Some pregnant women may experience difficulties during a natural vaginal delivery and may require some assistance.
Assisted vaginal delivery, also known as instrumental delivery, may occur for the following reasons:
There are two types of assisted vaginal delivery, namely, forceps delivery and vacuum extraction delivery.
An assisted vaginal delivery usually requires the presence of several medical professionals such as, your obstetrician, nurses or midwives, and a paediatrician. Just like a vaginal delivery, an assisted delivery will only work once your cervix has dilated to 10 cm and your baby has descended into the birth canal.
Pain relief medications such as an epidural or local anaesthesia will be administered, and a catheter may be inserted to drain your bladder to ensure that there is enough space for your baby to pass through the birth canal. An episiotomy or a cut of the perineum may be required to reduce the risks of severe tear.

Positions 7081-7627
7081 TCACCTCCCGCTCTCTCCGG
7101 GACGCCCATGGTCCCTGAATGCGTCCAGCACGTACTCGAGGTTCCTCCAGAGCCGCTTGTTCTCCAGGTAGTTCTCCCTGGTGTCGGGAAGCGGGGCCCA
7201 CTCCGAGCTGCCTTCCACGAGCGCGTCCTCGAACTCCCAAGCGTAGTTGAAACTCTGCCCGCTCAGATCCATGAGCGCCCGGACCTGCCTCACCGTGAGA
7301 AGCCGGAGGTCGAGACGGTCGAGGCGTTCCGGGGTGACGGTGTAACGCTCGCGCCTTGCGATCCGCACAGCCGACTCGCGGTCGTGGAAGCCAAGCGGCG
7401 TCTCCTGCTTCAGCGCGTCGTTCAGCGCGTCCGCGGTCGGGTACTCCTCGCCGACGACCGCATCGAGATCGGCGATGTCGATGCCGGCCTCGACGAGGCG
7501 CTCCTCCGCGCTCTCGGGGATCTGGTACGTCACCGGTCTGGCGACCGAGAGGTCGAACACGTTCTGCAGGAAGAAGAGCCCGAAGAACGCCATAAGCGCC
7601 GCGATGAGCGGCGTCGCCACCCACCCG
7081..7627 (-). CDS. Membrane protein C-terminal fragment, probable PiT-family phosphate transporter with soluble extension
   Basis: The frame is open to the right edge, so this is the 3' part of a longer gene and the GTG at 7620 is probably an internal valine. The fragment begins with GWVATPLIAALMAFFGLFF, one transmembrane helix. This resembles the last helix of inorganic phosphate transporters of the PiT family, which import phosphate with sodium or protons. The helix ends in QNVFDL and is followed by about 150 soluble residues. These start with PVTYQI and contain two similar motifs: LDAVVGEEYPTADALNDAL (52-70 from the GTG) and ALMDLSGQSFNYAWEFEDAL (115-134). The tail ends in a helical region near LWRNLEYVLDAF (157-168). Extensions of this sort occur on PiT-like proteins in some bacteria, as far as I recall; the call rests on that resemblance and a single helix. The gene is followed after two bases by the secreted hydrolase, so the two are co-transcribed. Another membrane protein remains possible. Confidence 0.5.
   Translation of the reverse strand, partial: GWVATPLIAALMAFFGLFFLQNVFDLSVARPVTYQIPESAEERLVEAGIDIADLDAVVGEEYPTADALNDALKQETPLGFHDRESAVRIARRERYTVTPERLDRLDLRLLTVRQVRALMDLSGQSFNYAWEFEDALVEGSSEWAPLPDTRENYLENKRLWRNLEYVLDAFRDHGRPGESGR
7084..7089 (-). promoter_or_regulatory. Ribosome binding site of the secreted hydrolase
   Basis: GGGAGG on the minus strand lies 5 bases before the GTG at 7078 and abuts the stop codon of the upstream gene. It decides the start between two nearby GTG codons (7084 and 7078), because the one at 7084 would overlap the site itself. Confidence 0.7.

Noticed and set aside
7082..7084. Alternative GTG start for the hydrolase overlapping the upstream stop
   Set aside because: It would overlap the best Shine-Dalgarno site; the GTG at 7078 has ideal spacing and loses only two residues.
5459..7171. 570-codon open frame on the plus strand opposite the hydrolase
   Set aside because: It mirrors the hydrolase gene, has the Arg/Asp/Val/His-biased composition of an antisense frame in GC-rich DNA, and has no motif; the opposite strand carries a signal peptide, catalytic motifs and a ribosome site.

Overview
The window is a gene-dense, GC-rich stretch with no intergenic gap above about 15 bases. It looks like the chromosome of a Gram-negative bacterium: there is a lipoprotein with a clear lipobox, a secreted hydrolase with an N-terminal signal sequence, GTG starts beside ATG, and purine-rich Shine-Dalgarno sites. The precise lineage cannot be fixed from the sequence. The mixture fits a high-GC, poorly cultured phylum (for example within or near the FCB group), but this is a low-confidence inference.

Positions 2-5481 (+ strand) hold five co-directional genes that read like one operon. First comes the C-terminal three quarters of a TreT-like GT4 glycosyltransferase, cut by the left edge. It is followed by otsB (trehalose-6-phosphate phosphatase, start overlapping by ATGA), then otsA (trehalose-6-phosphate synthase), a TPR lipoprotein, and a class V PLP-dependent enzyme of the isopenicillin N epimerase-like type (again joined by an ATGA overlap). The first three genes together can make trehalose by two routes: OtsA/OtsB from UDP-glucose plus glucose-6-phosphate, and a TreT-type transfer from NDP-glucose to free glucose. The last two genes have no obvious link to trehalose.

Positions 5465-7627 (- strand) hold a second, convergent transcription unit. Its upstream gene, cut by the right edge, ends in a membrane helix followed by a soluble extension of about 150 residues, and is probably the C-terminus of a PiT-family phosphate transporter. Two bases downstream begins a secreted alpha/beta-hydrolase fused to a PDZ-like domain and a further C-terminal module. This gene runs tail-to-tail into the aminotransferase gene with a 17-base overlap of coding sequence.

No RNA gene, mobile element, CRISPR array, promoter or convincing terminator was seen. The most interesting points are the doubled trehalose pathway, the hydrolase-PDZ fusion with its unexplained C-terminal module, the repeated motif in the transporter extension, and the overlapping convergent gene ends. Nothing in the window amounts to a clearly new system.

These are the steps of an assisted delivery:
If your baby cannot be delivered safely by instrumental delivery, you will be advised to have a Caesarean section (C-section).
In general, assisted vaginal delivery, if can be safely performed, is preferred over a C-section as there is a shorter hospital stay and a reduced need for future C-sections. A C-section in the late stage of labour is a more complex operation than a planned C-section and in some circumstances may increase the risk of harm to both you and your baby.
An assisted delivery is associated with the following risks:
However, most babies delivered by assisted vaginal birth are well and do not have any long-term problems.
There are some pregnant women who are not suited for an assisted delivery, this is especially true in the following circumstances:
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